Tools and Techniques

East Over Reservation, Rochester

The Trustees of Reservations work to enhance and extend the system of protected lands in Massachusetts through:

Land Acquisition. Land that we acquire is managed in perpetuity for public use and enjoyment through our system of statewide reservations. Since 1891, we have acquired some 25,000 acres of land, creating more than 100 reservations for the public to use and enjoy. Typically, the Trustees acquires land through the gift of significant conservation land. The donor of the land often provides an endowment to defray the costs of managing the land. Less frequently, we purchase land, usually at a bargain sale price and almost always with the aid of a special fundraising campaign. No matter how we acquire it, land is used to either expand an existing reservation or create a new one.
 
Conservation Restriction (CR). The Trustees accept conservation restrictions (also called conservation easements) on land. This legal device allows landowners to retain ownership and management responsibilities for their land, but requires that they (and all future owners) observe certain prohibitions, restrictions, and limitations on development and use in order to protect the land's conservation values. Landowners may sell or convey the land, but the restrictions placed on the property remain. As holder of the conservation restriction, The Trustees is responsible for monitoring and legally enforcing the terms of the CR. Since 1971, when The Trustees began this program, conservation restrictions have helped us protect more than 18,000 acres of land—more than any other conservation organization in Massachusetts. Learn more about Conservation Restrictions.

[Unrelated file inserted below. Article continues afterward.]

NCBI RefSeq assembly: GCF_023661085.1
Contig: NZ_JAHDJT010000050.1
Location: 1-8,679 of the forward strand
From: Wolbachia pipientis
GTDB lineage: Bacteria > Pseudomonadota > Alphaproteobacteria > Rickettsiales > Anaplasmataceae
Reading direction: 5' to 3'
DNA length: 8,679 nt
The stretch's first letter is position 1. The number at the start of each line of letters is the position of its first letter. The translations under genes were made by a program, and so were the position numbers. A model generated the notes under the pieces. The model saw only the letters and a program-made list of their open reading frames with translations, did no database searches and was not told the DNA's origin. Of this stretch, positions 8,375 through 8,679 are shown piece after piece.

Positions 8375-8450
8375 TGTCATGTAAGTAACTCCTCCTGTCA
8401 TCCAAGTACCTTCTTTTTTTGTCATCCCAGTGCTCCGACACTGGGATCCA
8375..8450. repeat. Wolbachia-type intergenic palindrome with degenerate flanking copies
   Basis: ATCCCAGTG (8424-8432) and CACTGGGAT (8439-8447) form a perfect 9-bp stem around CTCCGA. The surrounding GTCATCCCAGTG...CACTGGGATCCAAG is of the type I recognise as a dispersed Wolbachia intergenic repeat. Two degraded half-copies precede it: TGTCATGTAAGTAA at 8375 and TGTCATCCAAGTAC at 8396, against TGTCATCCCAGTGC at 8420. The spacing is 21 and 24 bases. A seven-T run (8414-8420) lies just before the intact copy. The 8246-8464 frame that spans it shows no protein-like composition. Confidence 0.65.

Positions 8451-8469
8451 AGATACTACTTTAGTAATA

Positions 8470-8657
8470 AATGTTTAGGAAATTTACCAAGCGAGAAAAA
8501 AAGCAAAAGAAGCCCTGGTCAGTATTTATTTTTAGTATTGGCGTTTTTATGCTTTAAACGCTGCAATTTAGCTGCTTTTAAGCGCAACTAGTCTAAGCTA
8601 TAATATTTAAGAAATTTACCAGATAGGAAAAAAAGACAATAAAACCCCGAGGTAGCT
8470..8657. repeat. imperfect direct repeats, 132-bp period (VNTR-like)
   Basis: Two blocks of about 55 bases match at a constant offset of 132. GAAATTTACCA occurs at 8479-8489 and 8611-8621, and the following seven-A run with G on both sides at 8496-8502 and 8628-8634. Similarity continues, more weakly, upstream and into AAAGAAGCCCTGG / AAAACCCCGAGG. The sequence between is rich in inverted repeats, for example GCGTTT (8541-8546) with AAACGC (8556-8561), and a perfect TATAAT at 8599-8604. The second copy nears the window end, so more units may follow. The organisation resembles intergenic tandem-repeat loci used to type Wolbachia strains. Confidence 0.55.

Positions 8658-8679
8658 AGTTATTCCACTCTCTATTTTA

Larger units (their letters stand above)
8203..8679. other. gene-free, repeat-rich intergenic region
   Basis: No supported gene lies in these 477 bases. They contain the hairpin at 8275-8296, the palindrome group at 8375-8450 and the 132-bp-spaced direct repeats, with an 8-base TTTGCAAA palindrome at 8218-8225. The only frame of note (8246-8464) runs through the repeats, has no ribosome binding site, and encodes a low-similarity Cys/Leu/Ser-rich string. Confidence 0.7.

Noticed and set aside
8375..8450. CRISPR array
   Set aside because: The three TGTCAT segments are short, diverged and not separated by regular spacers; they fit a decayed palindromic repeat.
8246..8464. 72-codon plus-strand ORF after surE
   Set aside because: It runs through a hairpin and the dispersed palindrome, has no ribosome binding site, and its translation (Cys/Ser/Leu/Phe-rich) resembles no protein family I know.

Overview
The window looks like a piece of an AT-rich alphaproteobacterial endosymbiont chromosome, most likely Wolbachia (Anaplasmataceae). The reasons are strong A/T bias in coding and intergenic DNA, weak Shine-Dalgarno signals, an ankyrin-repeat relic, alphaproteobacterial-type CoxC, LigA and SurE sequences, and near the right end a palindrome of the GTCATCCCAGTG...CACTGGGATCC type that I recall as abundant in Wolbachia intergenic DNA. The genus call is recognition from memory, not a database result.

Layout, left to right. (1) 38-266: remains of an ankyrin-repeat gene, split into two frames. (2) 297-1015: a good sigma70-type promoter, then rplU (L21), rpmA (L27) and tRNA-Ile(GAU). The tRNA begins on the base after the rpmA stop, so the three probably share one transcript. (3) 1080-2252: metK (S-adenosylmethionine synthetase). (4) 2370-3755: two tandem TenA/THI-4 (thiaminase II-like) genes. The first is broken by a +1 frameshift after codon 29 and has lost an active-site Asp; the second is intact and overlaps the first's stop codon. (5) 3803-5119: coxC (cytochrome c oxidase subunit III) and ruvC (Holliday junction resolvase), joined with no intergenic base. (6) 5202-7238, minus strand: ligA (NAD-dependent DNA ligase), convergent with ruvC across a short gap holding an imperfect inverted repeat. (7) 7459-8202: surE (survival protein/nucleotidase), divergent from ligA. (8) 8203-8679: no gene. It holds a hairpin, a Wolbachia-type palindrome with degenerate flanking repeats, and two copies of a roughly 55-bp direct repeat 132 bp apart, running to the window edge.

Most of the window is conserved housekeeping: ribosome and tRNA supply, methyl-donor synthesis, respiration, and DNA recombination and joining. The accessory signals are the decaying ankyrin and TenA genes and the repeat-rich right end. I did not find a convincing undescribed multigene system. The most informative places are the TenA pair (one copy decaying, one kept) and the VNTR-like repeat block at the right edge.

Assistance Projects. Some properties may be more suitable for protection by partner organizations. Through our work with other groups over many years, we have assisted in the protection of more than 16,000 acres of land.

Gifts of land or conservation restrictions may qualify donors for income, estate, or property tax savings for themselves and their heirs. Together, these incentives can be substantial. You can learn more in Land Conservation Options: A Guide for Massachusetts Landowners (PDF), our guide to the various ways in which thousands of private landowners have extended a tradition of conservation and stewardship to the lands they love.